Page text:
CHICAGO -- Marcus Stroman walked into the interview room on Sunday, holding his young son Kai in his arms. The Cubs' pitcher then began fielding questions about his first season with the North Siders, while his son tried to reach for the microphone and eyed the phones and recorders on the table.
"I'm extremely thankful to be a Chicago Cub," Stroman said. "I can't wait to continue to go out there and perform for this fan base."
At that moment, Kai let out a happy cry.
"Are you excited, too?" Stroman added with a smile.
In an 8-1 victory in Chicago's final home game of the season, Stroman delivered six shutout innings to put the period on his campaign. There were highs and lows for the pitcher, who dealt with some health setbacks, but ended his year with two-plus months of strong performances.
With Stroman guiding a rotation that endured a series of setbacks throughout the season, the starters have combined for a 2.95 ERA in the second half. Only the NL and AL No. 1 seeded Dodgers and Astros have been better in that regard. It has been a key reason behind the Cubs' seven-game winning streak and the team's 38-29 record.
"Stroman's been great," Cubs manager David Ross said. "I'd watched him pitch from afar. Being able to sign him this offseason and watch him go about his work, I mean, he's all in about everything. The details. He takes care of his body. He invests in his teammates.
"He invests in the group here, the coaching staff. He's a worker. He's a listener, he's pushing himself to get better. He's never satisfied. He wants to be great -- not just good. He wants to be great. And he's shown that in the way he's going about his business every day."
In his final start of the season, Stroman struck out seven, walked two and limited the potential damage of five hits allowed. That gave him a 3.50 ERA this season in 25 starts, which included 119 strikeouts, 36 walks and a 1.15 WHIP in 138 2/3 innings.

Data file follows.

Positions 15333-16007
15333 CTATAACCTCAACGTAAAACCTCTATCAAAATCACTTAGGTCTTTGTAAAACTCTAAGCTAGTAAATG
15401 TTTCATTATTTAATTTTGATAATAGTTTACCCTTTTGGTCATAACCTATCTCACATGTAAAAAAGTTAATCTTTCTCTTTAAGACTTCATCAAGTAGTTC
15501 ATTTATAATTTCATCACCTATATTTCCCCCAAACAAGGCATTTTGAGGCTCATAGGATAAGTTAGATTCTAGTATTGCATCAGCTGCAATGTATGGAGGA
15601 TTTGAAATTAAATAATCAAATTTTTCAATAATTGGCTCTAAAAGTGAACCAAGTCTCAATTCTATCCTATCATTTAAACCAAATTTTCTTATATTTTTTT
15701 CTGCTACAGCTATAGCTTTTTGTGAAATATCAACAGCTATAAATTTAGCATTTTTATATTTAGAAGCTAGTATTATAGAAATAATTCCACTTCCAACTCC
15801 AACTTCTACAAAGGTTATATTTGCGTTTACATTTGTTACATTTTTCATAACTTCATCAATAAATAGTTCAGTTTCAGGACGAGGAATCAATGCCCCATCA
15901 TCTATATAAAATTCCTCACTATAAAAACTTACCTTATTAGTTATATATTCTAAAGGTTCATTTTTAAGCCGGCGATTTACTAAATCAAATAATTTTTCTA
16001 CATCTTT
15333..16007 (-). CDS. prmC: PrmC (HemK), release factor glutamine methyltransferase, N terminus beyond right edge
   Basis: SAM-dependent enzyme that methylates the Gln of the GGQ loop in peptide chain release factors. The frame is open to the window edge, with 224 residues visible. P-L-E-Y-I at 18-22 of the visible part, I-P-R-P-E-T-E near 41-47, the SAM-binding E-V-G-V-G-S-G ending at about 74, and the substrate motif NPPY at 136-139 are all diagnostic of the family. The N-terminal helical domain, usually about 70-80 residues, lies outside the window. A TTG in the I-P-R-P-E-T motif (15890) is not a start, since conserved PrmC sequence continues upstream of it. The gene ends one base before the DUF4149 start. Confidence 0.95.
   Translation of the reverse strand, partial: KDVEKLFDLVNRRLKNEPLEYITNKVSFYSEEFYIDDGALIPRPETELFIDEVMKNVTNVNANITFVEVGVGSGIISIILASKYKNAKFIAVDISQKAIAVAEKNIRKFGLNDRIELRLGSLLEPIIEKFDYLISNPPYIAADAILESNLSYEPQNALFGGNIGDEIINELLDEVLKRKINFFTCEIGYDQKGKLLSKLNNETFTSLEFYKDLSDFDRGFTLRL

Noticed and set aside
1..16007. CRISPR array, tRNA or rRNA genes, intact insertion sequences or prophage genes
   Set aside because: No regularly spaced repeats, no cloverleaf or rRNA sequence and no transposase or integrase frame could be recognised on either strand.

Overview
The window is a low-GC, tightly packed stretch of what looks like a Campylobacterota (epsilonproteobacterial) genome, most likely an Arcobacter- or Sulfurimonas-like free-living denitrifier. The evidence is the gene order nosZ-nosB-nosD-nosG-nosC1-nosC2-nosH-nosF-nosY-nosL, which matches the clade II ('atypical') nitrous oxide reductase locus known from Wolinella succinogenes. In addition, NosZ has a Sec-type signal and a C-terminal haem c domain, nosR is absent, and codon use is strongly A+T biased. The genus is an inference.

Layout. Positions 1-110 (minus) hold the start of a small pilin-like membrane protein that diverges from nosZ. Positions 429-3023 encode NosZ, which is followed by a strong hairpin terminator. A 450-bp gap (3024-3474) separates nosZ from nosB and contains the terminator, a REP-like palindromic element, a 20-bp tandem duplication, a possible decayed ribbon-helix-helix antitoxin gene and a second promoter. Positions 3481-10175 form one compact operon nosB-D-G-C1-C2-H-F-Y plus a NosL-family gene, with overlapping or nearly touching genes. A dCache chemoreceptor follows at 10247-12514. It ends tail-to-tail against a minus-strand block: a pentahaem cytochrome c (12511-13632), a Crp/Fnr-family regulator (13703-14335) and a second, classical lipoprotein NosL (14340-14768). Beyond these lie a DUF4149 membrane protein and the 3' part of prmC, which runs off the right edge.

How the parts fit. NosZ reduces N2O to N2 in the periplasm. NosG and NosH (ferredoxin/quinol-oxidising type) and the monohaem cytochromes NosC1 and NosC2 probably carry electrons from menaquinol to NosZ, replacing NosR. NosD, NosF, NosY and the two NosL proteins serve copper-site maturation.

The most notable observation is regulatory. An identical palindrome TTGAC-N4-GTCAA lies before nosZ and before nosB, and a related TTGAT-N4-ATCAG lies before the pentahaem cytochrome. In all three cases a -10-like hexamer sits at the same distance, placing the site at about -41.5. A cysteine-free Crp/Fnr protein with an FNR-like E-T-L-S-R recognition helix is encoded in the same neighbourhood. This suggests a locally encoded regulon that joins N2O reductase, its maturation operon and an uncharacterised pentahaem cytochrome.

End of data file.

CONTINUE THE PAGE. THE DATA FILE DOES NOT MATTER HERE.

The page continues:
Stroman missed two-plus weeks in May due to a bout with COVID-19 and then lost nearly all of June to a right shoulder setback. Since returning from the injured list on July 9, Stroman has turned in a 2.56 ERA over 16 starts (91 1/3 innings). In that span, he lowered his season ERA from 5.32.
"I thought I did a really good job of bouncing back from a rough start," Stroman said. "A lot of people can kind of cash it in mentally, physically, emotionally. I had close to a 6.00 ERA after my first few starts. It's just a product of all the work that goes into it.
"I'm someone who never gives up regardless of if I've had 10 bad starts or 10 great ones. I'm truly adapting and changing and working in-between each and every start. I'm just thankful for how it all played out."
As things currently stand, Stroman (signed to a three-year, $71 million contract last winter) projects to return as a key part of the top of the 2023 rotation. Kyle Hendricks is under contract, but will be aiming to prove he can bounce back from an injury-marred season.
One of the prospects who could break through as early as 2023, left-hander Jordan Wicks, has been at Wrigley Field this weekend with a group of select Minor Leaguers. Wicks -- a first-round pick in the 2021 MLB Draft and the Cubs' No. 5 overall prospect -- said he is looking forward to seeing how the front office adds to the pitching staff this coming offseason, even with so many talented prospects climbing the ladder.
"[President of baseball operations Jed Hoyer's] job is to make this organization better, to make this team better," Wicks said. "My job is just to continue to make myself better to help this organization. That's all I can do. But I can tell you right now, whatever decision he makes to help this organization, I'm fired up and I'm excited for it."
After his previous start, Stroman said he would love to be part of the Cubs' recruiting efforts for free agents this coming offseason. Front-line rotation help will be on the club's wish list.
Stroman has repeated throughout the year that he feels the club is just "a piece or two away" from being a contender as soon as '23.
"I can't wait for next year," Stroman said.